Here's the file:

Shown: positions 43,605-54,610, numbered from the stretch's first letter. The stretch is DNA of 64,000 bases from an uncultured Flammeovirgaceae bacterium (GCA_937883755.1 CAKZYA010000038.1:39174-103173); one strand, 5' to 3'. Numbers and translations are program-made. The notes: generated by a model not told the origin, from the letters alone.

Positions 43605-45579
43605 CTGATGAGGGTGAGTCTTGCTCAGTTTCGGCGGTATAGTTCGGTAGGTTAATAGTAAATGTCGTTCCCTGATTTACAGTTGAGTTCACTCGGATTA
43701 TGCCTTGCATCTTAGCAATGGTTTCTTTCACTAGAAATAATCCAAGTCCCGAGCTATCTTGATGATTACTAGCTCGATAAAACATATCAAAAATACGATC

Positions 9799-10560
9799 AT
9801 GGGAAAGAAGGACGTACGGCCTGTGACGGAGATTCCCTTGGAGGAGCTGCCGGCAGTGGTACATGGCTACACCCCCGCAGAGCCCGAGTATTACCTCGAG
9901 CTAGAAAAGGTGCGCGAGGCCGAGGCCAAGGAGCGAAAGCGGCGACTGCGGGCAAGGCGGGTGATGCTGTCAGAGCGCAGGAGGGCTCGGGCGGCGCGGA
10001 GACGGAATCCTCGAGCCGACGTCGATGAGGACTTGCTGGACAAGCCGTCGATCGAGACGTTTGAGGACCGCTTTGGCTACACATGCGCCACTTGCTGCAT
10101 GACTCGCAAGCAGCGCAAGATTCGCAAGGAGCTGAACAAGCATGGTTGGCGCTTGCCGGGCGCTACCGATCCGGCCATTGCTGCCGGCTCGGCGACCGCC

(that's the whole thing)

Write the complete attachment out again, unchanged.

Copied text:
Shown: positions 43,605-54,610, numbered from the stretch's first letter. The stretch is DNA of 64,000 bases from an uncultured Flammeovirgaceae bacterium (GCA_937883755.1 CAKZYA010000038.1:39174-103173); one strand, 5' to 3'. Numbers and translations are program-made. The notes: generated by a model not told the origin, from the letters alone.

Positions 43605-45579
43605 CTGATGAGGGTGAGTCTTGCTCAGTTTCGGCGGTATAGTTCGGTAGGTTAATAGTAAATGTCGTTCCCTGATTTACAGTTGAGTTCACTCGGATTA
43701 TGCCTTGCATCTTAGCAATGGTTTCTTTCACTAGAAATAATCCAAGTCCCGAGCTATCTTGATGATTACTAGCTCGATAAAACATATCAAAAATACGATC

Positions 9799-10560
9799 AT
9801 GGGAAAGAAGGACGTACGGCCTGTGACGGAGATTCCCTTGGAGGAGCTGCCGGCAGTGGTACATGGCTACACCCCCGCAGAGCCCGAGTATTACCTCGAG
9901 CTAGAAAAGGTGCGCGAGGCCGAGGCCAAGGAGCGAAAGCGGCGACTGCGGGCAAGGCGGGTGATGCTGTCAGAGCGCAGGAGGGCTCGGGCGGCGCGGA
10001 GACGGAATCCTCGAGCCGACGTCGATGAGGACTTGCTGGACAAGCCGTCGATCGAGACGTTTGAGGACCGCTTTGGCTACACATGCGCCACTTGCTGCAT
10101 GACTCGCAAGCAGCGCAAGATTCGCAAGGAGCTGAACAAGCATGGTTGGCGCTTGCCGGGCGCTACCGATCCGGCCATTGCTGCCGGCTCGGCGACCGCC